Txtr, one of the leading European ebook marketplaces, recently announced txtrbeagle a low end external eInk reading device. By offering no cable connection, no WLAN and only Bluetooth to connect to a specific Smartphone-App that converts and transmits books in raw image format, the txtrbeagle dispenses a powerful CPU as well as power consumpting multimedia features. This low energy strategy allows extremly long periods of operation with just two AAA batteries and a price around 10 Euro. txtrbeagle offers a resolution of 800×600 and an internal 4GB storage, which is enough for storing 5 books in raw image format. According to it’s extreme low price as well as it’s easy connectability to smartphones, several companies already announced ideas to use txtrbeagle as external eInk display for various application scenarios.
Today, the Windows Mobile mountain bike cockpit app MoMo was published under the Attribution-ShareAlike 3.0 Unported (CC BY-SA 3.0) license, that allows you to share and remix the original MoMo Biking Cockpit under the condition of attributation to the author. The Biking Cockpit was written in C# and offers a useful feature set for tracking your biking routes and to export these routes in various open formats, such as standard CSV and KML. The biking cockpit also gives you a good overview on actual stats of your ride, such as speed, travelled distance and altitude diagram:
In the recent MobileVNC release, the Windows CE and Windows Mobile based VNC server software solution added support for HTML5 viewers. In fact, MobileVNC added the popular Kanaka noVNC viewer. The Windows CE VNC server opens a tiny HTTP server and serves this HTML5 based noVNC viewer. The user just has to open a Web Browser that supports HTML5 (e.g. Chrome) and view the Windows CE device right away out of his Browser. A detailed description of this new HTML5 feature can be found here.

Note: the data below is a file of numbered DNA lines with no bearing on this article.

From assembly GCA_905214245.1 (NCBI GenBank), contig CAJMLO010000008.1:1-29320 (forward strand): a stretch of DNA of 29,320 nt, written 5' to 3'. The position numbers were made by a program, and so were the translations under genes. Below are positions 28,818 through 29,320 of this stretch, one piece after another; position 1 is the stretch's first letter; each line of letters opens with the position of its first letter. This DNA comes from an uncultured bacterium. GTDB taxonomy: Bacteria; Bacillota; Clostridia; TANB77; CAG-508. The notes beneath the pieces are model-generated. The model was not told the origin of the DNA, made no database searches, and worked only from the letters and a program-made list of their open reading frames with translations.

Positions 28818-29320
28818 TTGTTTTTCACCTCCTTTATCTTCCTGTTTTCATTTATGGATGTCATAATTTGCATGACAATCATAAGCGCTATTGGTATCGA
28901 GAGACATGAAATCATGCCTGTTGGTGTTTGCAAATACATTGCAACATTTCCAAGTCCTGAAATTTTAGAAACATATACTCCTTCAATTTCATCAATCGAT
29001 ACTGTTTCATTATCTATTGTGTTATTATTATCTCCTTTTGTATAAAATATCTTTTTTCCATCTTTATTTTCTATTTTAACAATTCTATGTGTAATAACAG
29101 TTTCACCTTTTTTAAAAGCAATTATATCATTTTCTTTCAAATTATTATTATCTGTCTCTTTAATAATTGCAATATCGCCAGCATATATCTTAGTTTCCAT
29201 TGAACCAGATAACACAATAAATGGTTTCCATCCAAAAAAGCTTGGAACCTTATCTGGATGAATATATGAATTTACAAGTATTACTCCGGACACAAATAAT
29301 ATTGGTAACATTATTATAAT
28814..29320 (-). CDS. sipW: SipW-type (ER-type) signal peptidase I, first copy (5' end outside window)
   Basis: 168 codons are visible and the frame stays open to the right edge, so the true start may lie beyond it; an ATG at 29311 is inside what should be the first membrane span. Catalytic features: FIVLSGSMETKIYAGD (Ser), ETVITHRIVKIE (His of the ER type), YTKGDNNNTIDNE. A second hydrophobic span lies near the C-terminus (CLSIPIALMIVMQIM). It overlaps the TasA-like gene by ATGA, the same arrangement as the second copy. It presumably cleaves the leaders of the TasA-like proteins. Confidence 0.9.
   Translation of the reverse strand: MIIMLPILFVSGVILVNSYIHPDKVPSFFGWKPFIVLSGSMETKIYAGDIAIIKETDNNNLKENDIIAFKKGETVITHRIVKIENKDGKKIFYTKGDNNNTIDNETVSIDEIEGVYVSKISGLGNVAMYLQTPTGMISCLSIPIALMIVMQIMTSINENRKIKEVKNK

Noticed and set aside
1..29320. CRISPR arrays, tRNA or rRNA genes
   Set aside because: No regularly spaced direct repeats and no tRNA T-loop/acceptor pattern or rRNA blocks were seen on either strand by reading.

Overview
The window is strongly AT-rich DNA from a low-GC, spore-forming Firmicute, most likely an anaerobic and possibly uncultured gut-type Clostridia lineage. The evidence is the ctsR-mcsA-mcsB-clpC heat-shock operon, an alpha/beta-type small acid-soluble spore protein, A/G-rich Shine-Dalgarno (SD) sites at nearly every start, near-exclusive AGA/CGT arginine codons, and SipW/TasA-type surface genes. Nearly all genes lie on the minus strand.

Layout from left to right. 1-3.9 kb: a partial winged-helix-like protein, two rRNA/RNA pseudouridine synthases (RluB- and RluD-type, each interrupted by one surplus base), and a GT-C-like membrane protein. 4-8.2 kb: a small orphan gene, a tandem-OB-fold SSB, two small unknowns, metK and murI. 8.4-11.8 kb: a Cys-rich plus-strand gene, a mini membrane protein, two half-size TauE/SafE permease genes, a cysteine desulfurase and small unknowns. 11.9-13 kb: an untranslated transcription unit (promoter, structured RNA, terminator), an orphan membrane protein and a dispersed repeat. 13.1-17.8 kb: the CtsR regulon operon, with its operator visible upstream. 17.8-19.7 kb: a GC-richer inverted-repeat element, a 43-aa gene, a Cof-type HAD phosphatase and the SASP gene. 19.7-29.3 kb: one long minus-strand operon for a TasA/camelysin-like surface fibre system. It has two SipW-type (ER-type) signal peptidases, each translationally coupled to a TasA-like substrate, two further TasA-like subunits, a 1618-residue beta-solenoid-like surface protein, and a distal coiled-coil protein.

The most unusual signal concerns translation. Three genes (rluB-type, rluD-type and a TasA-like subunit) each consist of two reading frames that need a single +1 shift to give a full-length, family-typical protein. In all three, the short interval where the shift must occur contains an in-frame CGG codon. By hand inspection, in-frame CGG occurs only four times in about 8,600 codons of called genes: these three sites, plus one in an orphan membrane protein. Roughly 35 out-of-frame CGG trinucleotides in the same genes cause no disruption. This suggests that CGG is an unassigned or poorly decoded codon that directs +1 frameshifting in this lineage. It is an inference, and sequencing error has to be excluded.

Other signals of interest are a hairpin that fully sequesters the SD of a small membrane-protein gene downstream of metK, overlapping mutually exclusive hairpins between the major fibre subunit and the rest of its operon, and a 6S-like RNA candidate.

California-based Double Robotics has published a self balancing Telepresence Robot Double balances an iPad on top in order to enable people to virtually visit museums anywhere worldwide. By connecting to this Double telepresence robot you can perform a museum tour by actually driving and looking around with your telepresence avatar robot. This could also be a great device for virtual meetings or telepresence tours/visits in companies and between project teams. The robot is able to move around and to elevate the iPad at the normal height of your eyes in order to get a good overview. By using the camera, microphone and speaker a remote conversation with other real or telepresence avatars is possible. The robot contains a battery that lasts for a tour of around 8 hours, which is quite enough to nearly visit any museum, except maybe The Louvre or the Vatican Museam in which you barely scrap the surface with an 8 hour visit 😉
Connecting Light is a sensor networked, digital art installation along Hadrian’s Wall World Heritage Site. The Connecting Light installation consists of hundreds of large-scale, light-filled balloons transmitting colors from one-to-another, creating a communication network spanning over seventy miles. Visitors are invited to send messages to this sensor networked light balloon chain along the wall. The installation is open to the public from Friday, August 31st to Saturday, September 1st.